Supreme Court refuses to lift national moratorium on evictions

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WASHINGTON – A divided Supreme Court on Tuesday refused to lift a national moratorium on the eviction of tenants who fell behind on their rent during the Covid-19 pandemic.

The court rejected an emergency request from homeowners and real estate companies to pave the way for evictions after a federal judge in Washington last month ruled the moratorium was legally unbearable. The judge who rendered this decision has suspended the effect of the decision, while the litigation continues.

The moratorium protected millions of tenants but created financial hardship for landlords. Last week, the Centers for Disease Control and Prevention extended it for a final month until July. The moratorium was previously scheduled to expire on Wednesday.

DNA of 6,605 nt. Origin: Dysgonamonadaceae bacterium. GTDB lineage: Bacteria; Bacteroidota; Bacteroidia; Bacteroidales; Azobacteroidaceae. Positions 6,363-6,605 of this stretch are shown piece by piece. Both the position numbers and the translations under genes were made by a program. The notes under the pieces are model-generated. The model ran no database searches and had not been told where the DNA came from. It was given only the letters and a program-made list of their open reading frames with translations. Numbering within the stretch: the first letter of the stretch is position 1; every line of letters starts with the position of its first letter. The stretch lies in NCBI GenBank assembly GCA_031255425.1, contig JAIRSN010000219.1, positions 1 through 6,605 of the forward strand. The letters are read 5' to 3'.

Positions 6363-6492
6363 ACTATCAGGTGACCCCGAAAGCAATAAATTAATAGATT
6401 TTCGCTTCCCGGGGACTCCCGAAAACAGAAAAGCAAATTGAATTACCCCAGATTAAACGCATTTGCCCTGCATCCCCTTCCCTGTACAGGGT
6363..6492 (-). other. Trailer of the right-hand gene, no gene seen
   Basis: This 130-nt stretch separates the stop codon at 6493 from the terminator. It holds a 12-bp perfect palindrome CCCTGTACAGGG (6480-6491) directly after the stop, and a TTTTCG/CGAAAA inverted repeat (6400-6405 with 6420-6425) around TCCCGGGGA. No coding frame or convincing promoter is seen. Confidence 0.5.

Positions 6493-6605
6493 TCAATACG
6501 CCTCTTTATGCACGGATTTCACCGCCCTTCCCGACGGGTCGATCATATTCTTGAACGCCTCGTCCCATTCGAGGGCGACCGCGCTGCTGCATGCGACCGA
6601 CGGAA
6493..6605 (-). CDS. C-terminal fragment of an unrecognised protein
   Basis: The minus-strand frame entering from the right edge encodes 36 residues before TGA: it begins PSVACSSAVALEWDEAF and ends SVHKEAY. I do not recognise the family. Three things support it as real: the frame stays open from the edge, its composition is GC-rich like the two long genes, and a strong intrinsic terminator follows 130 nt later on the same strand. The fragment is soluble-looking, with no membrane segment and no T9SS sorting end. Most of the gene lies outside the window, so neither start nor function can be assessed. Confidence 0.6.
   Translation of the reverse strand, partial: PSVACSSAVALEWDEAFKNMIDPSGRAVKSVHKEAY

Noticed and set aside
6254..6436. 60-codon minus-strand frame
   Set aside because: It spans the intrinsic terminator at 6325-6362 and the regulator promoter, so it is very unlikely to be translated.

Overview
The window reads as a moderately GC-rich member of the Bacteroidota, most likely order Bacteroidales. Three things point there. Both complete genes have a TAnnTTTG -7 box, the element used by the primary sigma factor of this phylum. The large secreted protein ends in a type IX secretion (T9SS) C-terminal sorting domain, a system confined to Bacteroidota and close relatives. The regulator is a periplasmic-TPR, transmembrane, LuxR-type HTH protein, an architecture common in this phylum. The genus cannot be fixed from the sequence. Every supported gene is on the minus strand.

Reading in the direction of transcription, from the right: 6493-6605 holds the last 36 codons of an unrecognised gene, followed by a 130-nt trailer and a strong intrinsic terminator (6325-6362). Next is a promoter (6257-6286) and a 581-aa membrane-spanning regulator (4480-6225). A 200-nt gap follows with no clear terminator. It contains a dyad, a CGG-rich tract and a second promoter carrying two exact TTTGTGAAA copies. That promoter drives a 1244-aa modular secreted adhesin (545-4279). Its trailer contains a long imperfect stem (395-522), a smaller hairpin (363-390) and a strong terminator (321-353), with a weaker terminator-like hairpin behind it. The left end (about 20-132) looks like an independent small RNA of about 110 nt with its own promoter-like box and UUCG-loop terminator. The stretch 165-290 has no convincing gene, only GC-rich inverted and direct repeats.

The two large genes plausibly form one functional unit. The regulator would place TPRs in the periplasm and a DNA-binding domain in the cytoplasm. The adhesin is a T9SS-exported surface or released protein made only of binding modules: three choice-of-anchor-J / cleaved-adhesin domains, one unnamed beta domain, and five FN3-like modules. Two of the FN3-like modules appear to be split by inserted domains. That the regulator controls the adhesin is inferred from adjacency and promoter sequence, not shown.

The issue divided the High Court in a 5-4 vote, with Chief Justice John Roberts and Justice Brett Kavanaugh joining the court’s three liberal justices in leaving the moratorium in place. The court action came in a brief order. As is usually the case in emergency appeals, the court did not explain its reasoning.

Judge Kavanaugh released a one-paragraph deal explaining his point, saying he believed the moratorium was illegal but was prepared to leave it in place for July. He said the moratorium would allow for a “further and more orderly distribution” of rental aid funds allocated by Congress.


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